That Nixon continued lying long after the Watergate scandal was exposed, Ms. Julia Christensen argued, exposes the depth of his ethical failings. “The United States was falling apart at the seams and Richard Nixon betrayed the trust of the American people.” Mr. Warren Wilson argued that to judge the effects of Nixon’s stint in office means removing him from history and seeing where that leaves us. “Thus far, the affirmative wins that battle.” President Peter Prindiville contended that as far as the American system of government guarantees equality under the law, Richard Nixon undermined the spirit of his country for personal gain. Ms. Amanda Wynter responded that progress requires both moral failings and tactical blunders, and Nixon ought not be held to an impossible standard. “I believe in the United States more than to say one man could decimate our trust in government.”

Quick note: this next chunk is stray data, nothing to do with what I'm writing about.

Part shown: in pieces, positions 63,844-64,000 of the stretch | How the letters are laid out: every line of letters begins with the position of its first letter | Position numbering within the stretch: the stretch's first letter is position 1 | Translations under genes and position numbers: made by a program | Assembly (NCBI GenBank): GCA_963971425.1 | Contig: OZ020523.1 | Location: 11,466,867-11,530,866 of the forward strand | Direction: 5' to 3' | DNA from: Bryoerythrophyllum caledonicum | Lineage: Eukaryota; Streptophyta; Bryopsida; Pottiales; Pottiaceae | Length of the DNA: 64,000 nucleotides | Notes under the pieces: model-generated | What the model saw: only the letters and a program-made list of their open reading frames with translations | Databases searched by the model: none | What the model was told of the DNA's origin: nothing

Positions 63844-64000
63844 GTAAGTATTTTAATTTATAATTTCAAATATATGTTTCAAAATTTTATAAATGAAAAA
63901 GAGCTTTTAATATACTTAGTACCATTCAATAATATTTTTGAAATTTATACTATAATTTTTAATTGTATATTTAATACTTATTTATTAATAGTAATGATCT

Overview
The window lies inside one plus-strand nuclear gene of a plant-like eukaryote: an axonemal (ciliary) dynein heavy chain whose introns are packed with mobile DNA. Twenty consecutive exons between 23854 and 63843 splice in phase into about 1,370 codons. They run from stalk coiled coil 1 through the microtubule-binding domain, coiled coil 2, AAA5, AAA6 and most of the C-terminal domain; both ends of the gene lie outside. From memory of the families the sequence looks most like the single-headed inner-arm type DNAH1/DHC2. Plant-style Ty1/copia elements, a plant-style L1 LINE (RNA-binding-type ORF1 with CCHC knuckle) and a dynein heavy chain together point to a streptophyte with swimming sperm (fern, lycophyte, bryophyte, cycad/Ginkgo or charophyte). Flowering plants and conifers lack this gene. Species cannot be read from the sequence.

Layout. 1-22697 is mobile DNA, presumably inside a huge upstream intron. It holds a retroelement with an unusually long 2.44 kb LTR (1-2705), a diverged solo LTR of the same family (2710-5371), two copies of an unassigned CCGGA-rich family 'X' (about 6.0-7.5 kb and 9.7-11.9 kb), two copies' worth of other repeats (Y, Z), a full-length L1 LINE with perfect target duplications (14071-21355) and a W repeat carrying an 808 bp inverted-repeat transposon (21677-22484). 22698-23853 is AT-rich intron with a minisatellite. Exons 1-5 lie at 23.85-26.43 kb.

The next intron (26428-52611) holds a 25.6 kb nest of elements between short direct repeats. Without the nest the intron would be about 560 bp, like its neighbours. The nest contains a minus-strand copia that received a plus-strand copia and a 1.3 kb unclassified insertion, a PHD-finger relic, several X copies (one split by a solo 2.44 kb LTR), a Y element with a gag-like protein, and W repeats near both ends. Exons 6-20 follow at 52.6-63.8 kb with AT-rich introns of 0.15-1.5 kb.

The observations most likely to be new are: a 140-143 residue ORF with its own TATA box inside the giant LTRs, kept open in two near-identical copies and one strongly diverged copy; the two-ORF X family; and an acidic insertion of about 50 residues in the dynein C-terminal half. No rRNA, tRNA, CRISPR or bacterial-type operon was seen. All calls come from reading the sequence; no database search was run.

Mr. Luke Young conceded that the narrative we hold about Watergate and the extent to which it was orchestrated by Nixon is inaccurate. “However, I’ve watched too many Nixon tapes to remember his achievements, and that’s a legacy we should preserve for better or for worse.” Mr. Jesse Whitfield pushed back against the idea that there are defined moral lines in the realm of statescraft. “Richard Nixon was not afraid to play the necessary game of politics: that is the reality of the game and of life.” Mr. Daniel Kendrick questioned the Affirmative’s premise that they represented practicality pitted against morality. Nixon, in fact, had a general disregard for long-term consequences and rarely acted on principle. “That’s the deeper moral failing.” Mr. Chris DiMisa argued that the former president was not immoral but rather paranoid, a lesser offense. Ms. Abby Grace argued that Nixon’s achievements are de facto irrelevant if the American public cannot, as Ms. Grace argued they can’t, see past his headlining moral failings to appreciate them. Mr. Michael Mouch urged the Society not to hold presidents to superhuman standards and to recognize the unusually tempting circumstances the Oval Office presents. “That we haven’t had a president who hasn’t committed a war crime in over 20 years is extremely telling.”